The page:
The top 10 public options already in existence

As more and more analysts and commentators have been pointing out, the U.S., like most modern nations, has a proud tradition of providing “public options” in a host of important areas. These public structures dramatically improve the overall well-being of society by filling in the inevitable gaps that occur in a market-based society when it comes to assuring that nearly everyone has access to the necessities of modern life.

Each of them, however, could be provided (and are provided in less advanced societies – and occasionally here) through the “genius” of the market (i.e. via private “insurance” and/or through some fee-for-service mechanism).

Here, in no particular order, are my top 10 – you may have others to add.

  • Public water and sewer services — No privies or polluted wells for me
  • Police protection – Just call 911 and competent, honest folks are at my door in minutes
  • Fire protection — Ditto
  • Roads –N.C. DOT may be flawed, but imagine if streets were owned by Halliburton
  • The military – Save the private armies for Somalia
  • The courts system – One of America’s greatest achievements and a chief guarantor of the capitalist system
  • Jails – Just look at how badly our current experiments with private prisons have gone
  • The U.S. Postal Service – Amazingly cheap and effective
  • Universal public education – At the heart of our success as a democracy
  • Social Security and Medicare – Anyone who questions these should look at how older Americans lived before we had them.

Now, try to imagine a modern America in which you had to shop for (and/or maybe do without) each of these “public options.”

10 Comments

  1. Rob Schofield

    August 28, 2009 at 4:19 pm

    Leaving out environmental protection, as well as parks and other public open space, is an obvious error. Make it the “Top 11.”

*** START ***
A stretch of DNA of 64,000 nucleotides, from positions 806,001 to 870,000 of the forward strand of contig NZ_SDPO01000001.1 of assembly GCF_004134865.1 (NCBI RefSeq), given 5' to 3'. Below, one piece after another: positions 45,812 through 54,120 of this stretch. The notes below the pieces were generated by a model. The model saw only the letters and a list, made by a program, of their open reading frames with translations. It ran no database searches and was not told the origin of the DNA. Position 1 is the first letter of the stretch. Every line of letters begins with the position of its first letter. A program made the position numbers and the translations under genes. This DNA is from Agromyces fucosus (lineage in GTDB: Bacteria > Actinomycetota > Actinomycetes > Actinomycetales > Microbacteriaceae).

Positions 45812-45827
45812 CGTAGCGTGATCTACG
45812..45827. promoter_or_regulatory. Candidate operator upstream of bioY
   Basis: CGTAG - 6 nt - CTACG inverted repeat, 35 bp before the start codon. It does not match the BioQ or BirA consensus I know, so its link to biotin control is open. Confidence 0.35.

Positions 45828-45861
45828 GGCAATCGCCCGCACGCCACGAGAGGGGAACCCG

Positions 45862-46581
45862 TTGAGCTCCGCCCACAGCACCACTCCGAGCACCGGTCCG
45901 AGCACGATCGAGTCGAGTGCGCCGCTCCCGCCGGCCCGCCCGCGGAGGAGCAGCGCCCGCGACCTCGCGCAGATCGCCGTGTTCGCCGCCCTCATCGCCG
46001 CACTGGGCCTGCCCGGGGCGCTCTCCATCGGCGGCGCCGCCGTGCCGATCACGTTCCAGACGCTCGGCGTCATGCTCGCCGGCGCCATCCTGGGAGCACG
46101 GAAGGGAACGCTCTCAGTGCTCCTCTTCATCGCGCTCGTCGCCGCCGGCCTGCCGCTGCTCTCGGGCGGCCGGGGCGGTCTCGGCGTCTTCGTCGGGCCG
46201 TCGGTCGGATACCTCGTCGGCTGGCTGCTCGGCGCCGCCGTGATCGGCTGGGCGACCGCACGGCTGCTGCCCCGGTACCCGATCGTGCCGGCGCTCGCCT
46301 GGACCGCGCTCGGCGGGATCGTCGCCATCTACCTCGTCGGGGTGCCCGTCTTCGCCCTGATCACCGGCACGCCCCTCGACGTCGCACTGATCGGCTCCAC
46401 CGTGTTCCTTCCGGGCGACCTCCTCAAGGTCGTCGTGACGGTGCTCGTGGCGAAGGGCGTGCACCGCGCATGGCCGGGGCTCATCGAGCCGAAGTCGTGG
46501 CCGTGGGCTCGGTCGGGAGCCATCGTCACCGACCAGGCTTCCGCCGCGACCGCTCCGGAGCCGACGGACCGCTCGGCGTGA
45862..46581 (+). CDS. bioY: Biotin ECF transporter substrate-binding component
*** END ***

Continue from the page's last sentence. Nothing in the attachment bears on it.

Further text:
2. Rob Schofield

    August 28, 2009 at 4:20 pm

    Oh yeah, and libraries too.

  3. Louie

    August 28, 2009 at 6:35 pm

    lets not forget the ‘public option’ that federal employees like Barak Obama, Kay Hagan, Richard Burr, David Price, Brad Miller, etc. etc. already get:

    The Federal Employees Health Benefits Program:

    Federal Employees Health Benefits Program

    From the website:

    “The Federal Employees Health Benefits (FEHB) Program can help you and your family meet your health care needs. Federal employees, retirees and their survivors enjoy the widest selection of health plans in the country. You can choose from among Consumer-Driven and High Deductible plans that offer catastrophic risk protection with higher deductibles, health savings/reimbursable accounts and lower premiums, or Fee-for-Service (FFS) plans, and their Preferred Provider Organizations (PPO), or Health Maintenance Organizations (HMO) if you live (or sometimes if you work) within the area serviced by the plan”

    Details at:

    http://www.opm.gov/insure/health/

  4. James

    August 29, 2009 at 10:16 am

    Burr says he doesn’t want the federal government involved in his health care. Tell him to give up his federal coverage now.

    http://www.petitiononline.com/Lillian1/petition.html

  5. IBXer

    September 1, 2009 at 10:28 am

    Public water and sewer services — Locally provided
    Police protection – Locally provided
    Fire protection — Locally provided, mostly volunteer
    Roads – are not universally provided by federal gov
    The military – Constitutionally required
    The courts system – Constitutionally required
    Jails – many are private
    The U.S. Postal Service – bankrupt
    Social Security and Medicare – bankrupt

  6. IBXer

    September 1, 2009 at 10:32 am

    Oh I forgot one.

    Public Education – the more govment gets involve and the more it spends the less our childern lern.

  7. Rob Schofield

    September 1, 2009 at 10:58 am

    As is always well-evidenced by your spelling and grammar.

  8. IBXer

    September 2, 2009 at 10:30 am

    What can I say? I went to public school in eastern North Carolina in the 70s…

  9. L. Fair

    September 7, 2009 at 2:16 pm

    The reactionary response never looks at issues clearly, but only through the lens of ideological spite. For all their talk of freedoms, they seem oddly in favor of narrowing down or eliminating the available choices. Which seems so counter to their own interests–unless, of course, they are highly placed in business that would benefit from taking over a previously publicly provided service. For the majority of us, being anti-public option is just shooting oneself in the foot. It’s SO counterproductive.

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